Sunday, October 10, 2004

Characterization and Clinical Application of Tissue-Engineered Human Oral Mucosa Equivalent Based on Acellular Allogenic Dermal Matrix

Takuya Iida, MD, Yoshihiro Takami, MD, Ryo Yamaguchi, MA, and Kiyonori Harii, MD.

[Introduction] Tissue-engineered skin equivalents composed of epidermal and dermal component have been widely used for the coverage of full-thickness skin defects. Oral mucosal keratinocytes have been introduced as an alternative source of cultured keratinocytes for the treatment of mucosal defects and extensive deep burns. We developed a tissue-engineered human oral mucosa equivalent based on acellular allogenic dermal matrix (ADM) and investigated its biological characteristics. Also, clinical application was performed in one case with the approval of ethical committee of Kyorin University and the patient's consent.

[Method] Human oral mucosal keratinocytes were separated from a piece of oral mucosa by serial enzymatic cell suspension using dispase and trypsin. Cells were cultured in a chemically-defined, bovine pituitary extract(BPE)-free medium(Defined keratinocyte SFM®, Gibco) and expanded through several passages until sufficient population of keratinocytes were obtained. The keratinocytes were then seeded onto an ADM which were prepared from cryopreserved human cadaveric skin by removing epidermis and cellular components of dermis. The composite was then cultured at an air-liquid interface for 4 days to promote stratification.

[Result] Histological study showed that the tissue-engineered mucosa equivalent had a well-stratified epithelial layer and rete ridge structure (fig1). Immunohistochemical staining of b1 integrin, involucrin and type‡W collagenshowed similarity to those of normal oral mucosa.

[Clinical application] We applied tissue-engineered human oral mucosa equivalents to one case of extensive burn. A piece of oral mucosa was harvested from the patient and autologous keratinocytes were cultured. Three weeks after the primary culture, the equivalent was prepared and transplanted on debrided full-thickness burn wounds of the calf (fig2-a). Approximately 30% of the graft survived and epithelized 7 weeks after the transplantation (fig2-b). The low survival rate was thought to be mainly due to local infection and sepsis. Histological examination of the graft showed well-stratified keratinocytes with marked parakeratosis(fig3).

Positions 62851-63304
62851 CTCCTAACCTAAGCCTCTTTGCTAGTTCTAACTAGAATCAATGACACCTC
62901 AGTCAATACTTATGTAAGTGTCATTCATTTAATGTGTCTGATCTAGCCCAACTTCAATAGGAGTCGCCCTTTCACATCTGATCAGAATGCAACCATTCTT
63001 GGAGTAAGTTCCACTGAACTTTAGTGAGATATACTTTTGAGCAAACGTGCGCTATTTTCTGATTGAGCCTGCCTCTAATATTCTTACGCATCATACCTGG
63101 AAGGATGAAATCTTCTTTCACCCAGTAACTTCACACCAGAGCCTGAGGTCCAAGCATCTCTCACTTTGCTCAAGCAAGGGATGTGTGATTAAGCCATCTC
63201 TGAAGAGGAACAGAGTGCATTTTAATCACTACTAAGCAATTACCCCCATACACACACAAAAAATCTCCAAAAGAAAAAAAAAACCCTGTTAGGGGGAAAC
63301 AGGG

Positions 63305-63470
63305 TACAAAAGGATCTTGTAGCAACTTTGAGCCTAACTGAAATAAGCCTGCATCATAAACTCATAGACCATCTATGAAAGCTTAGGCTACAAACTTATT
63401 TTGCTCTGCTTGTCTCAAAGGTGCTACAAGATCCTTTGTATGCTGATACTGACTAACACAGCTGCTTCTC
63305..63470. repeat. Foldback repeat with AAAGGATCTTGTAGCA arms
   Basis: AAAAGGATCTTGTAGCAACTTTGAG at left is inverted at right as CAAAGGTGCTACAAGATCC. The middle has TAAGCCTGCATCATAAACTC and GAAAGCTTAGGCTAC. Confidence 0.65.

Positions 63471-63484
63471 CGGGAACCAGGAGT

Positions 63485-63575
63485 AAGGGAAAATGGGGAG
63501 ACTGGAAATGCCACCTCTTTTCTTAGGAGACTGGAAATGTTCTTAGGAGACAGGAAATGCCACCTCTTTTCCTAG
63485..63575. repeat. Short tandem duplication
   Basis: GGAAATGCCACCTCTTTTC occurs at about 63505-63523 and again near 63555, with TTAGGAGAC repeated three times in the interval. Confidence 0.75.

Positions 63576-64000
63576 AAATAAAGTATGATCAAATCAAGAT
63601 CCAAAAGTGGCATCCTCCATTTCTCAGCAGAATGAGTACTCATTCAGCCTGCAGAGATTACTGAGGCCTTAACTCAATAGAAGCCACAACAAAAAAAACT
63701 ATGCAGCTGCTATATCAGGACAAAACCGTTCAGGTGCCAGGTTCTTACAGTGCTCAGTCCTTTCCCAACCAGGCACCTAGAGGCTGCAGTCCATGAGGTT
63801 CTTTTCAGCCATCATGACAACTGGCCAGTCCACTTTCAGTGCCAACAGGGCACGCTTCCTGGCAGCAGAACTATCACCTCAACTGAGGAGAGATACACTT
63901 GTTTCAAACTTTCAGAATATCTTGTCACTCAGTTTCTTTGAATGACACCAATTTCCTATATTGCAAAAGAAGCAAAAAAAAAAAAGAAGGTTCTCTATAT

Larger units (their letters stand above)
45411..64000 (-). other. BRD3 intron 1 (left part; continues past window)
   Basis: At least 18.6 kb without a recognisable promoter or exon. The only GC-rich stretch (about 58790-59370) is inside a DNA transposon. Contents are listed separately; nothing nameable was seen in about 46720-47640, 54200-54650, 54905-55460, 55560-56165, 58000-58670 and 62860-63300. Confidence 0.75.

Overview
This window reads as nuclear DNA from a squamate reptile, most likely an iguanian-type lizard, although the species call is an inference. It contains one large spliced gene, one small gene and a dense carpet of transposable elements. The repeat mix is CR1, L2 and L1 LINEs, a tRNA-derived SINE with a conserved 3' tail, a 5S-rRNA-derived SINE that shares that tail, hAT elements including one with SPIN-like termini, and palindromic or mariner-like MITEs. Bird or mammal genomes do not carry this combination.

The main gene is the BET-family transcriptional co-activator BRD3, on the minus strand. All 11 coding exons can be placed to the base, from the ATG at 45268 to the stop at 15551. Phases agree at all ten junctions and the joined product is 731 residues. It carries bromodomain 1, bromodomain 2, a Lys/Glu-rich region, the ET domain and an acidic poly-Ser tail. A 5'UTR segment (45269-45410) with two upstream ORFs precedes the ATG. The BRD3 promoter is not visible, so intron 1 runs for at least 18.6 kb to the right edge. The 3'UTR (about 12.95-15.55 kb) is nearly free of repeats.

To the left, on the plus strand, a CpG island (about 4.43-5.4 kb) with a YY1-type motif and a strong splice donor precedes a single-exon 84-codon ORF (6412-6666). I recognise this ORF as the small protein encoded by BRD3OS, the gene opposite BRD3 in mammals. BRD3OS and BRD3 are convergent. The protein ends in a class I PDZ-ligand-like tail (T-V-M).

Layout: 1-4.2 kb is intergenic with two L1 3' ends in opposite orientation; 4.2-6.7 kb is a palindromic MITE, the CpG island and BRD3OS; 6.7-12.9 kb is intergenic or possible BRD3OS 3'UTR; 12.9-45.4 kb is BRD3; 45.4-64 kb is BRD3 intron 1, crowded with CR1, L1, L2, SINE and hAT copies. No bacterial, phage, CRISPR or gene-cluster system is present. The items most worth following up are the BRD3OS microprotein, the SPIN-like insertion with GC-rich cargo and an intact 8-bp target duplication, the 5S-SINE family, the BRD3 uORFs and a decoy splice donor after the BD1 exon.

[Discussion] The characteristics of our tissue-engineered oral mucosa equivalent are as follows; 1) Use of autologous oral mucosal keratinocytes as epidermal component. Oral mucosal keratinocytes have such advantages compared to epidermal keratinocytes as follows; a) higher proliferation rate b) lower rate of terminal differentiation. By these characteristics of oral mucosal keratinocytes, the equivalent can be produced in shorter time and emergent use such as extensive burn treatment is possible. 2) Use of ADM as a scaffold of dermal component ADM has a unaltered collagen matrix and intact basement membrane. These are favorable features for ingrowth of angiogenic cells and fibroblasts. 3) Safer method in keratinocyte culture There have been established several kinds of methods of culturing keratinocytes. Among them, Green's method which uses 3T3 feeder layer and Boyce's method which uses BPE have been common. Recently, however, more chemically-defined system is required for clinical application in order to prevent disease transmission such as prions. We used a chemically-defined medium which contains several kinds of growth factors instead of BPE to reduce the risk of disease transmission.

[Conclusion] We developed tissue-engineered human oral mucosa equivalent based on ADM, which showed histologically similar structure to the normal oral mucosa. It was suggested that this equivalent could become one of the surgical therapeutic choice for mucosal and skin defects.

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